If our site title seems to suggest we think we’re doing something extreme, allow me to clarify: it’s all relative. We see “pretending to be poor” not as literal, or meant to demean those who are truly struggling to get by. Rather, it’s the only viable alternative we see to be pretending to rich. Either you’ll live on more than you make, or less. And only living on less will allow us to invest both in our future, and in the lives of those in need. We are very much “Just Pretending“and that keeps us going way more than if we thought we were doing something difficult and extreme.

Do you agree with this distinction between classic and extreme frugality? Can you see any other drawbacks to using this misnomer?

Why Financial Flexibility is the Next Best Thing to Financial Independence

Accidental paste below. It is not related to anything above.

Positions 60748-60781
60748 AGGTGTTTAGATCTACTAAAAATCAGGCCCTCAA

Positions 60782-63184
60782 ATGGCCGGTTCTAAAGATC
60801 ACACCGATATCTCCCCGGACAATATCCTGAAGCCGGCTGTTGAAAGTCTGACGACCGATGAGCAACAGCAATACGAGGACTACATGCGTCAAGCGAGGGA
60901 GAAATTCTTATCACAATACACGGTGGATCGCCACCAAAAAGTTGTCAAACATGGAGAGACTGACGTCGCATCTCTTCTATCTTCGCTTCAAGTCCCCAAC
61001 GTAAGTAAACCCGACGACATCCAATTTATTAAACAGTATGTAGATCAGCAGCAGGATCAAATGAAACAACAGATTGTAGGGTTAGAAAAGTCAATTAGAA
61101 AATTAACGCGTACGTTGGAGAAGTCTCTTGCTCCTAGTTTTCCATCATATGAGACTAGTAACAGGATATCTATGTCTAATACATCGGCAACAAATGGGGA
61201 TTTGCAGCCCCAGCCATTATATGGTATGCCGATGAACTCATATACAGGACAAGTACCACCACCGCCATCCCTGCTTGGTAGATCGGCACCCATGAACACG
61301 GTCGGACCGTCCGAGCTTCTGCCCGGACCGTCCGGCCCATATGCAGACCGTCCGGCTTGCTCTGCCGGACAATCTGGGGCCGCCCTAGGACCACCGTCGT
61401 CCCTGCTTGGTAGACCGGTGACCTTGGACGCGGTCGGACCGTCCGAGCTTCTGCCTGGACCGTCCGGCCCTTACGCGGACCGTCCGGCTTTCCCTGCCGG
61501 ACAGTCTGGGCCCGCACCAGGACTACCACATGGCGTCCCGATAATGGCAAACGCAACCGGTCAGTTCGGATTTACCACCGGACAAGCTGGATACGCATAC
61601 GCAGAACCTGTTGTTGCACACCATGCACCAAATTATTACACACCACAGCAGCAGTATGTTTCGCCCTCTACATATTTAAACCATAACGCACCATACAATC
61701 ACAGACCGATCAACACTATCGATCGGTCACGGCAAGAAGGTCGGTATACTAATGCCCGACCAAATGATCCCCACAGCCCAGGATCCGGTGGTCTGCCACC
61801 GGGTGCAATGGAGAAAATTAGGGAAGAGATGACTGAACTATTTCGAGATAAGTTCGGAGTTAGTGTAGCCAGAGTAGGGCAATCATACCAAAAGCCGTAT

I’ve been quiet on the blog because I’ve been uninspired, feeling like I have very little to say about money that I haven’t already said. And I’ve been preoccupied with lots of other things that, to be honest, have made personal finance seem like a trite and irrelevant topic. Of course, I can only say that because we’ve achieved a good measure of financial flexibility. And so I guess that means personal finance is very relevant—what a blessing and privilege not to be worrying about money in the midst of so much else going on.

What’s been going on? Our closest friends and neighbors moved. I got pregnant, and that of course comes with symptoms, appointments, and preparations.  My family of origin is going through some challenges. We’re busy with regular life–work, kids, volunteer ministry, continuing ed, etc.  Plus our bathroom remodeling goal has gone from “probably should” to “high priority” after we discovered the subfloor was water damaged.